A recent police raid on a Westminster area rental home that allegedly turned up illegal drugs and an assault rifle — and led to arrests of tenants — prompted a reader to ask whether a landlord is legally obligated to ensure that his property is not used for activities that violate state laws.
The answer would be simple if the Code of Public Local Laws of Carroll County had a clause that dealt with a landlord’s responsibility for illegal actions by his tenants. It doesn’t, but a landlord may still face legal consequences for ignoring tenants’ criminal or other illegal actions.
Tenants have a reasonable right of privacy, meaning that the landlord does not have the right to enter the property at any time or for any reason. If he does, he may be guilty of trespassing. But a landlord does have a reasonable right of entry for purposes such as inspecting the premises, making repairs or showing the property to a prospective new tenant.
A landlord may face legal problems for renting to tenants who deal drugs on the property, particularly if it can be proven that the landlord knew of the illegal activity.
A landlord may be fined for allowing the activity, if laws that allow prosecutors to reach beyond dealers to the property owner are applicable to the specific situation, according to an article on the websiite realestate.findlaw.com.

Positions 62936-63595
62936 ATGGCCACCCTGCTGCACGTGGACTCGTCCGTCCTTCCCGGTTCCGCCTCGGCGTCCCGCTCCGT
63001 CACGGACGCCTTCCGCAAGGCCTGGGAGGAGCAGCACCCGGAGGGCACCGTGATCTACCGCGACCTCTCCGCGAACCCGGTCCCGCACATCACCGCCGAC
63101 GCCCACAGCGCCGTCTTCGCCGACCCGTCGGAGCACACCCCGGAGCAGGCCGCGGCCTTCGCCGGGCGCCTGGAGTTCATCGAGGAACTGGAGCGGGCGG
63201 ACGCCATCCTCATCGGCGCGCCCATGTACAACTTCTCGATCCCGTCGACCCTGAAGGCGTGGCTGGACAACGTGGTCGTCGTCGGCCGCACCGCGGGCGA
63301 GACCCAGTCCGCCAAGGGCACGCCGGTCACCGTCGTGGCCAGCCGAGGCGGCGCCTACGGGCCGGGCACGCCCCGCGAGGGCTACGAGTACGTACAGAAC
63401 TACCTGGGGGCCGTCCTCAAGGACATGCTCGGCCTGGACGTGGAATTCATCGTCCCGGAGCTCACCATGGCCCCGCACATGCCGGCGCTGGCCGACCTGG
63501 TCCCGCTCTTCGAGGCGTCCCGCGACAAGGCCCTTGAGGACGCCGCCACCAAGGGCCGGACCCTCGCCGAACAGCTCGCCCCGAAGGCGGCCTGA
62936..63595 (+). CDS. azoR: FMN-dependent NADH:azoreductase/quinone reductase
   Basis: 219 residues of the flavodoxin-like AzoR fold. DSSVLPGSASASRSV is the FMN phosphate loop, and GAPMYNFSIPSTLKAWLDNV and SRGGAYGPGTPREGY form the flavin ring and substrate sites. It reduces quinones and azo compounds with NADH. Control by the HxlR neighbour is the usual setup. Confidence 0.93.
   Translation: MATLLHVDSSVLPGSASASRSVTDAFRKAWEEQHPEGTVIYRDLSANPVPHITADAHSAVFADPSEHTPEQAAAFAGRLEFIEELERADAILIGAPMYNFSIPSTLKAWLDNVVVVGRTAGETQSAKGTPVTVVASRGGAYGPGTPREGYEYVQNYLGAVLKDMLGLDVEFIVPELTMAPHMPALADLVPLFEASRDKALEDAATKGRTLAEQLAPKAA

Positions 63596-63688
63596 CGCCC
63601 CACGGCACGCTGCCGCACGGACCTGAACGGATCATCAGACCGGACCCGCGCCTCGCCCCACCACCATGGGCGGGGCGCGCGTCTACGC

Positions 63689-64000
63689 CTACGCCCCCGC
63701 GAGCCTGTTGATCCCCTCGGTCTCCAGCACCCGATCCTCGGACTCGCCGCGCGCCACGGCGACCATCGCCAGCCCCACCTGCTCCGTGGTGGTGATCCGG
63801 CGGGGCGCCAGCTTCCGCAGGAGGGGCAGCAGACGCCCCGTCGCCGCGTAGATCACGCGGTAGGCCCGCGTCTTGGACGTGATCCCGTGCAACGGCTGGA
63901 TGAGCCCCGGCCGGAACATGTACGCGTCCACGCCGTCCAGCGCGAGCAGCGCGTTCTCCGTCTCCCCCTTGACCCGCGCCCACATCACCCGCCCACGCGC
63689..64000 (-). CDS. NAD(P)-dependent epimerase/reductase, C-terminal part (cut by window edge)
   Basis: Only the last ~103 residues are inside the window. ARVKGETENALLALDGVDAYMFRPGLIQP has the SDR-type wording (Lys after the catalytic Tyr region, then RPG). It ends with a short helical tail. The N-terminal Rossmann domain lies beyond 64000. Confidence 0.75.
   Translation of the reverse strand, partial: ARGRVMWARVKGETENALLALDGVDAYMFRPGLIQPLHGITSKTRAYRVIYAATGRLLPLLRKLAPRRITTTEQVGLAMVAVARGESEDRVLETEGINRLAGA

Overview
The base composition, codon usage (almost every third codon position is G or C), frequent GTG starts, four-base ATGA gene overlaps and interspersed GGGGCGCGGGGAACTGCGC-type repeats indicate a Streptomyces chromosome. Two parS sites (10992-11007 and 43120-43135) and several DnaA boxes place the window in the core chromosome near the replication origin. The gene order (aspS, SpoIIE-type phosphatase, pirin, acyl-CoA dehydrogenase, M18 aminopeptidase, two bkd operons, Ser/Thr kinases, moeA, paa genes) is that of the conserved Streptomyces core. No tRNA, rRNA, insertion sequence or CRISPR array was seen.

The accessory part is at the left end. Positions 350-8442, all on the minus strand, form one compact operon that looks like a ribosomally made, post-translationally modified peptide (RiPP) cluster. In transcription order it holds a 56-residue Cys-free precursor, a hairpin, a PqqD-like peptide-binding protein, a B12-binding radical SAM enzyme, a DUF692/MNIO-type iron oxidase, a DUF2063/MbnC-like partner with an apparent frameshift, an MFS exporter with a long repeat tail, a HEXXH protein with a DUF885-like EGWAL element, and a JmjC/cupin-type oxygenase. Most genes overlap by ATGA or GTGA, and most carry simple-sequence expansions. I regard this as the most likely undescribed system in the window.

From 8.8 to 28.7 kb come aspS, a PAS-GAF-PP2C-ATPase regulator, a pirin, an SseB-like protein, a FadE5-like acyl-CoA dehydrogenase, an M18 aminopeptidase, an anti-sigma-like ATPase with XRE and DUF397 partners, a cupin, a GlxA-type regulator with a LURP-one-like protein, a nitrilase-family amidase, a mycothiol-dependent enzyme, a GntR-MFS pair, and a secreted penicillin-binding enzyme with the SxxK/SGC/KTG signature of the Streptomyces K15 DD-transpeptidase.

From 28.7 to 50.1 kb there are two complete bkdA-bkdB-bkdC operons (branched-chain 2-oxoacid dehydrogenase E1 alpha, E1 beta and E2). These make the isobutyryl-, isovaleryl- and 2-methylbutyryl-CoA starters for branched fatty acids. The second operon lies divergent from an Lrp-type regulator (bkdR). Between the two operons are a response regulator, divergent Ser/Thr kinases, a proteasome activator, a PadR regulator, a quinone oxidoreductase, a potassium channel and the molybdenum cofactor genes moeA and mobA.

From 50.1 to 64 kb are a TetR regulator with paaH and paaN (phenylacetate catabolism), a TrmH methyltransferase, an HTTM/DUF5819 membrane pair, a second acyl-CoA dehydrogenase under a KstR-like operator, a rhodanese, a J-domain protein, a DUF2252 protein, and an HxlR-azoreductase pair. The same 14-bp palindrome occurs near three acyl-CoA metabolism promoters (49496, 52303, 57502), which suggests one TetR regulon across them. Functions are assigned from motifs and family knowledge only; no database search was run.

If the landlord knew of the illegal activity, anyone injured or bothered by it — whether another tenant or a community resident — may sue the landlord on the grounds that the rental property has become a public nuisance or poses a danger to the community, the website reported.
Maryland real estate laws that deal with landlord-tenant issues are silent on whether a landlord has any obligation to screen prospective tenants for criminal activity.
State law places the responsibility to stop tenants from illegal drug activities on local authorities, not on the landlord. “The state’s attorney, the county attorney, or community associations may bring an eviction action against tenants involved in illegal drug activities,” according to the state attorney general’s office.
If a landlord knowingly allowed drug dealing or other illegal activity at his rental property, police may attempt to impose criminal liability on him. Landlords can take steps to protect themselves from liability for illegal activities by their tenants by screening prospective tenants, asking questions on rental applications and requiring references from potential renters.
Donna Engle is a retired Westminster attorney. Her Legal Matters column, which provides legal information but not legal advice, appears on the second and fourth Sunday each month in Life & Times. Email her at firstname.lastname@example.org.